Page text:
Novel method to detect, isolate, and culture prostate culturing circulating tumor cells

Diana Ruan, Shuiping So, Bridgette King, Run Wang


Background: Effectively detecting and culturing circulating tumor cells (CTCs), is critical for diagnosis of early metastasis, monitoring anti-cancer therapeutic efficacy, and drug screening. However, most current FDA approved CTC detection methods are based on antibody binding, which has limitations due to the nature of variations in antibody preparation and antibody-CTC size mismatches. Thus, searching for alternative and advanced methods is urgent and necessary.
Methods: Prostate cancer tissue was digested by collagenase and cultured. Cancer stromal cells were identified and labelled with 4',6-diamidino-2-phenylindole (DAPI) before incubation with whole blood of cancer mice (bearing a later stage of prostate cancer). The attached blood CTCs on the DAPI-labeled cancer stromal cells were detected, isolated, cultured and produced into individual cancer cell lines.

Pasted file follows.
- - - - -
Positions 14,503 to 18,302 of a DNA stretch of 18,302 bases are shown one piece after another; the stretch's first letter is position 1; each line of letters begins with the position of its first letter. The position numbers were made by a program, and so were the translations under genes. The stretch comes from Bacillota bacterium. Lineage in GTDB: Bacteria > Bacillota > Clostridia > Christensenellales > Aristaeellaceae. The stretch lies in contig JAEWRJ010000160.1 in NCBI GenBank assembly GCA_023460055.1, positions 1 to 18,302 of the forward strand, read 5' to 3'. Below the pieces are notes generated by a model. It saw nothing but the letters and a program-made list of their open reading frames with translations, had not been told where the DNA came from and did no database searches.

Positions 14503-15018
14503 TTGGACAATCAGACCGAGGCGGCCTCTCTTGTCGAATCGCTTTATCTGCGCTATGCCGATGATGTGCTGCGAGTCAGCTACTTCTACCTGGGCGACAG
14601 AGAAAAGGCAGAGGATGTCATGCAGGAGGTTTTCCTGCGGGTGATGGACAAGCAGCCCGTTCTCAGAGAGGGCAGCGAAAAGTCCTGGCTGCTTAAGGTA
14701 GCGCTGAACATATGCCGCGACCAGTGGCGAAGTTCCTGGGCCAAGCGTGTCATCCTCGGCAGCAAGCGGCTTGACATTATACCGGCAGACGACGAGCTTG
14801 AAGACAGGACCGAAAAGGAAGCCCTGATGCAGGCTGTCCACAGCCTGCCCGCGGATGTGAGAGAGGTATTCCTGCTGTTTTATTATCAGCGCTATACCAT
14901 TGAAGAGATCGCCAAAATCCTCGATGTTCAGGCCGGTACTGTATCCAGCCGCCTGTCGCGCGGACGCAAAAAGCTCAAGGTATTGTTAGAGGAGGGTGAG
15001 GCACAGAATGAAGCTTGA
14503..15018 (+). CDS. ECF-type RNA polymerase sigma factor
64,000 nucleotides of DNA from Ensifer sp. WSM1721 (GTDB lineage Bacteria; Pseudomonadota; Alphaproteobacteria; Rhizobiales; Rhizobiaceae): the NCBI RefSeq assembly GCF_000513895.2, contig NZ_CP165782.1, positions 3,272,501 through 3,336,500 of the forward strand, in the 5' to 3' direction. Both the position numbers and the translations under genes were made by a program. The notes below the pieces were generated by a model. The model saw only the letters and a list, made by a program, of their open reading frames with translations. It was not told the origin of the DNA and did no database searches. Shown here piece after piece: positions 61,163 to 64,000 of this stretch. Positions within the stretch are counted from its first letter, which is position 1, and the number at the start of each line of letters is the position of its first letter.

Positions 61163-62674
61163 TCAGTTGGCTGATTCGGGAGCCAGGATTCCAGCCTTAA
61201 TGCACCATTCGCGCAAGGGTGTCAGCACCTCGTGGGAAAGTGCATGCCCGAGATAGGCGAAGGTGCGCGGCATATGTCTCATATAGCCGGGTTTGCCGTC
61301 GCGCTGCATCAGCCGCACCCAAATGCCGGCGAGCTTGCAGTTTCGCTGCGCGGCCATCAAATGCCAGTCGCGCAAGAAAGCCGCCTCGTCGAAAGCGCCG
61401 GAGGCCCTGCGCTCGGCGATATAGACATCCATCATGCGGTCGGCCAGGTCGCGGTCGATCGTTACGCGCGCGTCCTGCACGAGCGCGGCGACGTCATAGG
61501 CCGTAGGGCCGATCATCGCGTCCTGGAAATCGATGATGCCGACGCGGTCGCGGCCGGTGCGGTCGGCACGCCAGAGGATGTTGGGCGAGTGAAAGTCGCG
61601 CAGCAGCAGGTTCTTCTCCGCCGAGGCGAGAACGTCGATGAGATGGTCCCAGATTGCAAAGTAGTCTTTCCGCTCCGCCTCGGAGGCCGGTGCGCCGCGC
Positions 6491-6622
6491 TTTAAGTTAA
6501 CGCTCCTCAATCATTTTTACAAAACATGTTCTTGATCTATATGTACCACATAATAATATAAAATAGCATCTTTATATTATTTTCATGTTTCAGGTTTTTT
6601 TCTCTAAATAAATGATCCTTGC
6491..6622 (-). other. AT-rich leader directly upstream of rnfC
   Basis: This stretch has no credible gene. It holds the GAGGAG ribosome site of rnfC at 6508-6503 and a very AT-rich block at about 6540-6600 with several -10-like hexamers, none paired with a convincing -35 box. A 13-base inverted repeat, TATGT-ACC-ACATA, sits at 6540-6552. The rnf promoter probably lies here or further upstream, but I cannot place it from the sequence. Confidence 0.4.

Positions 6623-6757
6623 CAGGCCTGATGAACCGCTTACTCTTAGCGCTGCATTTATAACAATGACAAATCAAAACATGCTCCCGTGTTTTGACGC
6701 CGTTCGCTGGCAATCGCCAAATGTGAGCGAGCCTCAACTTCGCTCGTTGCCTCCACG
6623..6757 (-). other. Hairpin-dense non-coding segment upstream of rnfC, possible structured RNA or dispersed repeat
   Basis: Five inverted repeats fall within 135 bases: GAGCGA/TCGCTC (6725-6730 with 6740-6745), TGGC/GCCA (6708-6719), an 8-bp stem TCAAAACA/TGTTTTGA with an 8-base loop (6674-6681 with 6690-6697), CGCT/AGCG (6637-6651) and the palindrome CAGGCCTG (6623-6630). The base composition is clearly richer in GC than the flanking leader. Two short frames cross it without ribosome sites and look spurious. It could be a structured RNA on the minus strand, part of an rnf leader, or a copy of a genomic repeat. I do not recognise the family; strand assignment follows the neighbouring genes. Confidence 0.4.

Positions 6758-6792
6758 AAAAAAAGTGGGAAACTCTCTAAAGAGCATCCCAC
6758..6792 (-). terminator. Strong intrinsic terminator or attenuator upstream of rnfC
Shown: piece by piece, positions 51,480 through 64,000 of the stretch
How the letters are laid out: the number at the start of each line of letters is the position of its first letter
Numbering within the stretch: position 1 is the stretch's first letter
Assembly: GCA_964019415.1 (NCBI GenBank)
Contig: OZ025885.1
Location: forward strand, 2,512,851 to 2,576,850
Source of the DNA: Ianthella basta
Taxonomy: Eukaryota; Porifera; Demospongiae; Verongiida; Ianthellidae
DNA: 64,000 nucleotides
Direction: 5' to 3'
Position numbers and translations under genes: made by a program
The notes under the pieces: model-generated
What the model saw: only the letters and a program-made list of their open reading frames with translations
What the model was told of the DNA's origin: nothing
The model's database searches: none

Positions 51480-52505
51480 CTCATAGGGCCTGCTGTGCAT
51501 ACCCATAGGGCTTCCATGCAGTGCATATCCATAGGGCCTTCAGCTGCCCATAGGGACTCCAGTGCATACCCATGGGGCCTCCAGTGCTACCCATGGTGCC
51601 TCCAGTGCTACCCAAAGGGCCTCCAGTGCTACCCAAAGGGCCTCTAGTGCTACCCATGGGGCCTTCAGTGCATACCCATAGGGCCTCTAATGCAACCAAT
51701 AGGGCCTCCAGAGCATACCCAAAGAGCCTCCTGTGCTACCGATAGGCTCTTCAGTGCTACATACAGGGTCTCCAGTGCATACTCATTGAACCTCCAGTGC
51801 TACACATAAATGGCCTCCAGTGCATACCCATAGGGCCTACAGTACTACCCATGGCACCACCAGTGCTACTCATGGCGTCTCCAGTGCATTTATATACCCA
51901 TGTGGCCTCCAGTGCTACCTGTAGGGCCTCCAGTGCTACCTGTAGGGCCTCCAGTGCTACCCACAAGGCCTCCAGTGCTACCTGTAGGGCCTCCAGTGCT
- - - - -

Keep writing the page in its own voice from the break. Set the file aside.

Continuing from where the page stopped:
Results: Five clones of prostate cancer cells isolated from cancer tissue were successfully cultured. One (Clone-1) of the five clones showed positive staining for all three cancer stromal cell markers (CD133, α2β1 integrin and CD44). Clone-1 cells rich with epithelial cell adhesion molecule (EpCAM) on the cell surface were further identified. The Clone-1 stromal cells labeled as “bait” attracted and caught a trace number of CTCs from the whole blood of mice with advanced stage cancer. Efficient culturing of the caught CTCs from single cell to forming of individual cancer cell line(s) were established.
Conclusions: We present a fundamental advancement of CTC detection and culturing using a different mechanism (cell-cell interaction) rather than the traditional antibody-based immune-binding, such as CellSearchTM system. This study has potential to be fully developed into a novel approach for early cancer metastasis detection, and chemotherapy efficacy monitoring. The efficiently cultured CTCs could be used for single-clone CTC analysis and anti-cancer drug screening to further advance the development of individualized medicine.